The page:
Visa’s stock has paid off big over its 15 years. Can the payments giant continue that success from here?
Visa Inc. shares have shot up nearly 1,900% from the price of the company’s historic initial public offering, which took place 15 years ago this past weekend.
The company went public in 2008 in a trepidatious banking climate — days after the collapse of investment bank Bear Stearns — and amid questions about the competitive outlook for the payments system. In a way, it was a landscape not dissimilar to today’s, which has seen high-profile bank failures and the Federal Reserve’s announcement that it would begin operating its own instant-payments service in July.
IPO was unique because before making its public debut, the company was a not-for-profit cooperative owned by the big banks. At the time, a MarketWatch columnist mused, “the banks are looking to dump Visa at a time when things couldn’t be better,” meaning that “when investors buy shares of Visa things could get a lot worse.” He pointed to concerns about slowing growth and the threat of competition from Silicon Valley.
But a purchase of Visa shares at the time of the IPO has ended up paying off big time for investors. Visa, valued at $39 billion at the time of the IPO, is now worth upwards of $450 billion and is the ninth-largest U.S. company by market value.
Though some of the concerns that dogged Visa ahead of its IPO — fears about regulation, competition and merchant lawsuits — are still relevant today, Visa has found ways to neutralize or adapt to many issues as they’ve emerged. The company survived the Durbin amendment, which capped debit interchange in the U.S., and turned financial-technology competitors like PayPal Holdings Inc.
The IPO turned out to be “a home run,” Baird analyst David Koning told MarketWatch. “It was basically taking one of the best businesses in the history of the markets out of banks that traded at bank multiples and bringing this incredible business into the public markets.”
‘Such a strong business’
Visa’s IPO was unusual in that the company was owned by banks that were selling parts of their stakes, but it wasn’t unprecedented. Smaller rival Mastercard Inc.
came out of the gate first, making a 2006 debut that offered a framework for how a massive company could go from a cooperative to a for-profit entity.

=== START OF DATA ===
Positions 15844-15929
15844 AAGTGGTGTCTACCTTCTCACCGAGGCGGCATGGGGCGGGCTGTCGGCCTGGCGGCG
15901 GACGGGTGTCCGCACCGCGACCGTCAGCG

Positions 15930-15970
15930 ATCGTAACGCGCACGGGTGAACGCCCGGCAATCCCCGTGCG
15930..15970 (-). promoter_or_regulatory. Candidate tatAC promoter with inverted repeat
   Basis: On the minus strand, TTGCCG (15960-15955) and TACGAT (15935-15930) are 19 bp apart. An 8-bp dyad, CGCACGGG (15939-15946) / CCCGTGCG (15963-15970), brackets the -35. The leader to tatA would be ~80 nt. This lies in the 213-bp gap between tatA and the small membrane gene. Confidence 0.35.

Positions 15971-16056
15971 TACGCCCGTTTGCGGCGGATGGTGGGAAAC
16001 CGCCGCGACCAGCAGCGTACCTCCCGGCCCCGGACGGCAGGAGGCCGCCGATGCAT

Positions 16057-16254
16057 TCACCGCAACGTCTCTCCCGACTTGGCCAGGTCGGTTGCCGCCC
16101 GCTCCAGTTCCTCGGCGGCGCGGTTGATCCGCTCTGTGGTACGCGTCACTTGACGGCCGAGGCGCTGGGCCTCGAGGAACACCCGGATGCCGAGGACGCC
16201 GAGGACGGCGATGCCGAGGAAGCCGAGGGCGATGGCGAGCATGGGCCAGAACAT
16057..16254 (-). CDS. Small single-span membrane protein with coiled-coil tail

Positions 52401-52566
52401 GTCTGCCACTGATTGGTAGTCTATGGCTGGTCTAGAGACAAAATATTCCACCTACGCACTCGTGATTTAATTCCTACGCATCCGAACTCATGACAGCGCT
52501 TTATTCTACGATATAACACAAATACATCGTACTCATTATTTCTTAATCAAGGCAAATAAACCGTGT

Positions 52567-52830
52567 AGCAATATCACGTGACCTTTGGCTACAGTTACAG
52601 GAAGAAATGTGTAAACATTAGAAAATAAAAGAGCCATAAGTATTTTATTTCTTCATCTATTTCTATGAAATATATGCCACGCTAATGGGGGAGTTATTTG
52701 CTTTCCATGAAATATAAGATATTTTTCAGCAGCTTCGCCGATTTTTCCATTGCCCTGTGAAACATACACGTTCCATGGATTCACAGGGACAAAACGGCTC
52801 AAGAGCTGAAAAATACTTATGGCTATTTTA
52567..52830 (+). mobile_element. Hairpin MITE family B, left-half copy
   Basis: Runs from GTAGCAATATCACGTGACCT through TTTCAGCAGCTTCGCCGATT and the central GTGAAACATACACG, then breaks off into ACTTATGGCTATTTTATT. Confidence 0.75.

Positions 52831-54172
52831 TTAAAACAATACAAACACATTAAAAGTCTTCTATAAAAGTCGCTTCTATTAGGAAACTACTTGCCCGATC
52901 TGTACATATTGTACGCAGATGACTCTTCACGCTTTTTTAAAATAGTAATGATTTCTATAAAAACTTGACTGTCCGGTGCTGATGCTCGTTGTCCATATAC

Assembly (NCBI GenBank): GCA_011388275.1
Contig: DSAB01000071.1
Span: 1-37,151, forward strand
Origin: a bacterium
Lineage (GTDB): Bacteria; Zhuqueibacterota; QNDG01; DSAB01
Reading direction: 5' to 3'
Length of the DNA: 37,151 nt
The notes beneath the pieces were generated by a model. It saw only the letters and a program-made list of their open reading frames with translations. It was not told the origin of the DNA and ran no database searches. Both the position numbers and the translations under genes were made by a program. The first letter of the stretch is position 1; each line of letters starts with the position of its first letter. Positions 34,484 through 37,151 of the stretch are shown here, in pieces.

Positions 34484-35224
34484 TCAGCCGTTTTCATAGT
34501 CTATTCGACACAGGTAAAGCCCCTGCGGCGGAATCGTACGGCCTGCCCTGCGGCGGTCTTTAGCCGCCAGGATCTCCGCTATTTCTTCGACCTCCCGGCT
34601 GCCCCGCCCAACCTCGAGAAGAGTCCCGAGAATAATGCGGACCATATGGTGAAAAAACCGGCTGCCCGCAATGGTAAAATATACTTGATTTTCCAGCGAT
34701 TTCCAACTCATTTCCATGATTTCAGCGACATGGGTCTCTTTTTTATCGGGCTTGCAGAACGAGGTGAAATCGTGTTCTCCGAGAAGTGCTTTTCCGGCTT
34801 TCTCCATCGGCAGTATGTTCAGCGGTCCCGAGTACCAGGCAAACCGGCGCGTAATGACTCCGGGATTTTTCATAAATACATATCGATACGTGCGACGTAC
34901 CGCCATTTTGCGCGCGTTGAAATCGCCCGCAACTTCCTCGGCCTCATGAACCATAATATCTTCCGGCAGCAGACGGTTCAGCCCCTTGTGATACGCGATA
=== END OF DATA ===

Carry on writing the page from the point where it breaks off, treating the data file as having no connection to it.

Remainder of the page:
Mastercard also gave Visa executives a preview of how the market would react to the various issues facing the credit-card giants at the time. One was a massive pending merchant lawsuit over high fees.
“No one wanted to touch the stock because there was a huge concern that this was going to impact the business down the road,” Wedbush analyst Moshe Katri said of Mastercard in its early public life. “That lawsuit didn’t really go anywhere, and the risk is still here, but the regulatory risk really impacted people’s appetite for Mastercard’s IPO” at the time, he said.
Visa took a different approach from Mastercard’s in preparing for that merchant suit. The company set up special Class B shares owned by financial institutions that functioned in an escrow model and could be used to fund litigation.
The Class B shares “took that risk off the table,” allowing shareholders to “focus on the merits of the business,” said Tien-tsin Huang, an analyst with JPMorgan for more than 25 years.
There was enthusiasm for Visa’s IPO even though the market for IPOs at the time wasn’t particularly strong, said Nick Einhorn, the director of research at Renaissance Capital, who covered Visa when it went public 15 years ago. Bear Stearns had just collapsed and the S&P 500 index
was down by about 9% on the year.
But Visa was “such a strong business,” he said, noting that “it’s always easier for a company like that to go public in a weak market.” And going public in a less ebullient market “can sometimes lead to strong long-term performance” because the initial valuation is at a more reasonable level, he added.
Visa went public at a discount to Mastercard, Einhorn noted, at a 21-times ratio of price to 2008 earnings, whereas Mastercard was trading at about 28 times.
Visa ended up raising $19.65 billion through its IPO, according to data from Dealogic, in what was the largest sum of proceeds for a U.S. IPO at the time. In the ensuing 15 years, Visa has only been eclipsed once, by Alibaba Group Holding Ltd.
which raked in $25.03 billion in its debut on the New York Stock Exchange.
Bank on it
Visa, like Mastercard, was bank-owned, and that structure helped drive the need for an IPO.
Visa and Mastercard set interchange rates, which are the fees that merchant banks pay card-issuing banks when a consumer makes a purchase using a credit card. As merchant litigation heated up, analysts say the banks likely saw the sale of the majority of their shares as a way to avoid perceived conflict of interest.
“The market believed that’s one way for the banks to say they’re not involved,” Katri said. Plus, some of them “were not in great economic shape,” so the IPO “was a way to monetize their ownership.”